I'm guessing toad? The perfect camo a'la Mother Nature in either case.
Don't know jack about edible mushrooms myself but that does look like a beauty. Indeed.
P.S.; Got so into the pics I forgot to upvote them. Remedied.
Damn thing was 2ft long!
Damn thing was 2ft long!
What is it? Nothing like that around here!
Gilla Monster! Never saw one before. They are poisonous and can have a nasty bite. But they are so slow moving you'd be a a very special person to be in danger of them. We were climbing at Red Rocks.
It made me wonder what their mating ritual looked like
FritzRay last edited by FritzRay
Our 5 acre "ranchette" has a spring creek on it & is adjacent to the much-larger Choss Creek valley. The abundant aquatic insects fuel a lot of small wildlife that enjoys visiting our fruit trees & Heidi's garden. Most of the critters get to interact with us in peace.
Racoons tend to come & go, since in this area they also carry rabies. Darn they are cute & fun. These were hanging out in our porch cat-house.
We have a small but active population of Gopher Snakes aka Bull Snakes, who patrol our property for mice. Curiously, they are all named Ralph. Ralph looks up in this photo & says Hi!
We often have otters visiting, but have not yet produced a photo & years back Heidi had a Bobcat on the back porch. Of course we have rabbits, skunks, marmots, aka rock chucks, & an occasional porcupine, which enjoy girdling our fruit trees. And Mule deer, although our horse-fence mostly discourages them from visiting, which is why its there. Heidi's garden is fenced a little more tightly against deer, marmots, skunks, racoons, & rabbits.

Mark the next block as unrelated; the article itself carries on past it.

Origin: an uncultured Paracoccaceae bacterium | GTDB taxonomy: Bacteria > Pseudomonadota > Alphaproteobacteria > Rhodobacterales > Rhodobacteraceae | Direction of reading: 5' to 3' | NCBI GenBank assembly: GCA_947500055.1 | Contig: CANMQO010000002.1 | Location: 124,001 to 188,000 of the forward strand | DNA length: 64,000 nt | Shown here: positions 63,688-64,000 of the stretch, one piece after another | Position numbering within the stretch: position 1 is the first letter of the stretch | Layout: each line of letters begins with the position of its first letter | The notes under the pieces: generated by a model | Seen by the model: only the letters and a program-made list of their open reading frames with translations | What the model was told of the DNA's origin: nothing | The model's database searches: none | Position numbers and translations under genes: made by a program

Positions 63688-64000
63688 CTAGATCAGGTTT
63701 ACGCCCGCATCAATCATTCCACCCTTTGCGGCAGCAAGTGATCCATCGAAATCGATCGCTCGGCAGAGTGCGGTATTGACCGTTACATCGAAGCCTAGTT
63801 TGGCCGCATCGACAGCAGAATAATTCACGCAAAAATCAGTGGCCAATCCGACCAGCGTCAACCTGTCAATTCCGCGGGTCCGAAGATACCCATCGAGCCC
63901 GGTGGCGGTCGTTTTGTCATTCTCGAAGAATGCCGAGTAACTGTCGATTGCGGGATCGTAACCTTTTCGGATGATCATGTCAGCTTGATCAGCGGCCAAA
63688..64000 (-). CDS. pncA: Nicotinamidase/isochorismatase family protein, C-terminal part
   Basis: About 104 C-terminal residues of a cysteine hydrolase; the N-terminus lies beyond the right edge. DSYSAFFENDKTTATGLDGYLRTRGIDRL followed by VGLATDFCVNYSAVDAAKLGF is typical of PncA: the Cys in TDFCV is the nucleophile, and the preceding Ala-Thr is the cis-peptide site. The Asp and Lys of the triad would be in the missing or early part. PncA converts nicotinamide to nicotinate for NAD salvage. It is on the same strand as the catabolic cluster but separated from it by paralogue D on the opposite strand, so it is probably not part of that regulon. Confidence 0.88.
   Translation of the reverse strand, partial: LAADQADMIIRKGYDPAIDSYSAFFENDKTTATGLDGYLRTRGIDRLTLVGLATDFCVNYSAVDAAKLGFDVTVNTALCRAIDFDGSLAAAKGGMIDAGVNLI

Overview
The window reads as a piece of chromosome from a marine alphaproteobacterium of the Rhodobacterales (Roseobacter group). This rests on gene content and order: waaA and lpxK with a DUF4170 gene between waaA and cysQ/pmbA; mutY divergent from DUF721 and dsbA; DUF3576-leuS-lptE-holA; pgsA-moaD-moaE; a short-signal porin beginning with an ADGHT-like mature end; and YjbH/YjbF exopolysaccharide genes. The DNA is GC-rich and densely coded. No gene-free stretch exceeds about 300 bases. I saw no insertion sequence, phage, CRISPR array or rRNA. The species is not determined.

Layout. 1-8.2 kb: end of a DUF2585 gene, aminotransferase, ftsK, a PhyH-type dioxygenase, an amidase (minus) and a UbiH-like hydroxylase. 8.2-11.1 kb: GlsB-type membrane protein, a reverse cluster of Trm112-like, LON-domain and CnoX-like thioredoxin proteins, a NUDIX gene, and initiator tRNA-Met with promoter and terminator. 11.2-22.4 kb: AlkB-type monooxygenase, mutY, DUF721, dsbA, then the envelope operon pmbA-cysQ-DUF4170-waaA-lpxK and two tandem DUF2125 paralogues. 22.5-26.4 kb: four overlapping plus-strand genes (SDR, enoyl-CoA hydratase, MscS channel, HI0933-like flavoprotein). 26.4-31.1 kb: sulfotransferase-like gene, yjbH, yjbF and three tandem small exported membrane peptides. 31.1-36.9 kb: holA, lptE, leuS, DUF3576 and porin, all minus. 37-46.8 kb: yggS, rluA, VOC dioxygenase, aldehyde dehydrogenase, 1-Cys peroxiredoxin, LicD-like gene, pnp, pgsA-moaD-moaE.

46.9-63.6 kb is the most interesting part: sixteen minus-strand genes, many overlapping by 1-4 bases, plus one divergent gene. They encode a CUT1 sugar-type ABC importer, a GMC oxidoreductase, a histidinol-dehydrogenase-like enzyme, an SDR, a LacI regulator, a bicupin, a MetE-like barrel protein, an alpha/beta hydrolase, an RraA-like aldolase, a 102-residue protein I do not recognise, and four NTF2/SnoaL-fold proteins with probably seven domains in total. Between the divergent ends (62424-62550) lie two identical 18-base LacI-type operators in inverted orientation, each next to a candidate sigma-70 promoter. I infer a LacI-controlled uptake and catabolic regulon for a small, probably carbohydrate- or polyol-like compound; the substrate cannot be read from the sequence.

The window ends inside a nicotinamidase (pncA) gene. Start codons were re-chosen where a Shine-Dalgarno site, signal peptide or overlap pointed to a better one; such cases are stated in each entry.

We have 3 types of lizards, including the somewhat rare & quick Skinks.
It appears the apex preditors here are the two Great Horned Owls which live here about 9 months a year.
And the smallest, but most active birds are the Hummingbirds, which have declined markedly here in the last 25 years, with Global Warming. Always fun to find & watch their tiny nests.
And our insects, who consider Heidi their friend.
@FritzRay Heh, "Ralph" looks to be pretty well fed. No shortage of mice despite Harley, eh?
Think this is first time I've ever "seen" a hummingbird nest. Ditto the skink. Cool stuff.
Iirc, Mantids are the only insects capable of rotating their heads a full 180 degrees and also have stereoscopic vision? One of my favorite prof's from bitd is an entomologist and would lay these kinds of cool facts no us. I also recall that most Mantids we encounter are introduced rather than native species? I guess the Chinese immigrants enslaved by the railroads used to bring w/them for good luck or some such? Hell of an ocean voyage, if so.
Got to watch those raccoons - they can make a heck of a mess, get territorial and be pretty aggressive. You seem to have no shortage of firearms though, so maybe less of a concern?
In any case, good thing I don't reside at "The Ranchette" cuz the biologist in me would preclude the IT geek in me from ever getting any "work" done.
If there was an "Unclear On The Concept" award, this woman would win it. And not just in the "Wildlife" category, but the overall award...
(Yes, it's Youtube, but it's audio only)
Lol! Surely this woman is punking us. I wonder how long she had to practice this to be able to maintain throughout the exchange.